Carsten Höller, Canaries, 2009, photogravure

We are interested too in your work with Turner Prize winning artist Tacita Dean. She is well-known for her analog films but she is not someone you would initially think of as a printmaker. How did you come to work together?  

Well we met and liked each other, and decided to work together. I had worked with friends of hers like Olafur Eliasson and Thomas Demand—actually it was he who introduced us—so we just talked about doing a project and see what came out of it. And then she found out that she could do things in printmaking that she could not do in analog photography—like she could use film stills in a completely different way because you produce printing plates and they don't function like photographic paper does. And you can make your own colorscapes, and so on—so she found some possibilities that actually became quite a strong part of her work. The results are quite wonderful!

Tacita Dean, Craneway Event: Day One, 2010, photogravure

You are celebrated for your photogravure technique but your preferred medium is etching. What is it about etching that attracts you?

It's just a sexy technique. It has this kind of extraordinary—very strong presence and a very strong authority. With a painting you can always put another brush stroke—etching is a little bit like a bronze, it's right there in your face. Baselitz wrote something about it—it’s all clear, like it's clear in the background, it's clear in the mid-tones, it's clear in the front. It is a very interesting and physically beautiful technique. When you do etching you don't see what you're doing, I mean you get a feeling for what you're doing but you don't see what it looks like until you print it.

Is it important for you to build up a relationship with your artists and work with them for a long time?

You get a language where you understand each other. Which can be a bad thing is if you get into habits—if you start backscratching and you forget to kind of push it. We try to be really aware of that, basically to start from scratch every time.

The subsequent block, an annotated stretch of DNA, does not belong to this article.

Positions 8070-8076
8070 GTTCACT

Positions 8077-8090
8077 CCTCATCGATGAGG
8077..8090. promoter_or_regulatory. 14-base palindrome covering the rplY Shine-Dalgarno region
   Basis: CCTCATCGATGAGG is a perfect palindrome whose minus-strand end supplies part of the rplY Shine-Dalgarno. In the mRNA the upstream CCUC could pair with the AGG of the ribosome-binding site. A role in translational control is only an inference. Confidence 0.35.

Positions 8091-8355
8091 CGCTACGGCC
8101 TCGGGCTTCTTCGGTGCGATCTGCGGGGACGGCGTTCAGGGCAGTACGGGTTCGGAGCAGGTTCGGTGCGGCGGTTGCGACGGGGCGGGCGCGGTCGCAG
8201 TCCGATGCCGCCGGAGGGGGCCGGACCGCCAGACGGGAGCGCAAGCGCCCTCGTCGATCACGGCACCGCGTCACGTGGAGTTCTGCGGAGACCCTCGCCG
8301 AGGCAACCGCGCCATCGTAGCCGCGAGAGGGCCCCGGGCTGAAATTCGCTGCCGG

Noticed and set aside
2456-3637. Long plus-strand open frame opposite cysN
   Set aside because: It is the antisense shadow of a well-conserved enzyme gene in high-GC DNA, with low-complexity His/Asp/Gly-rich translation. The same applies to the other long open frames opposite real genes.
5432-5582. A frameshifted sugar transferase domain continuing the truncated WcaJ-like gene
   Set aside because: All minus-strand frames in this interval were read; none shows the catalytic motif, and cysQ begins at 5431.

I've noticed that with some print shops, I can recognize their work immediately. I mean I almost don't have to enter the room to know where it comes from. I wouldn't like to be like that, so I try to be aware of it. With some artists you become very close friends, with others it’s more professional.

Tal R, Boy on Balcony, 2013, woodcut

Could you tell us a little about your latest show with Tal R?

I think we did the first prints in 1995 when he was still at the academy and he got chosen for a show in the Louisiana Museum near Copenhagen. He was somebody you noticed out of the crop of art students. They got this idea that they wanted to publish some prints with one of the artists. So he came to the print shop and I believe we did five small prints.

In 2000 I had planned to do some large monotypes and Tal R surprisingly said "Oh, no, I'm not old enough for that at all, but I would like to do some really small black-and-white etchings." We agreed that I would feed him plates and proof too but there were only two rules: that we stay in black-and-white so it didn't get overcomplicated and that he didn't give up any plates—once he touched it, he had to finish it.

Where he is probably special is that he is able to change quite radically. Tiny details, ways to see just a doorknob or a detail of a mural, or a bed, something that clicks somehow and then he does that detail very roughly. He has this childishness but at the same time, the way I see it he has so much sensitivity about what he does and he doesn't seem superfluous or silly.

The exhibition is filling up and I am conscious of taking any more of your valuable time. Thank you so much for giving us a brief introduction to your life in print.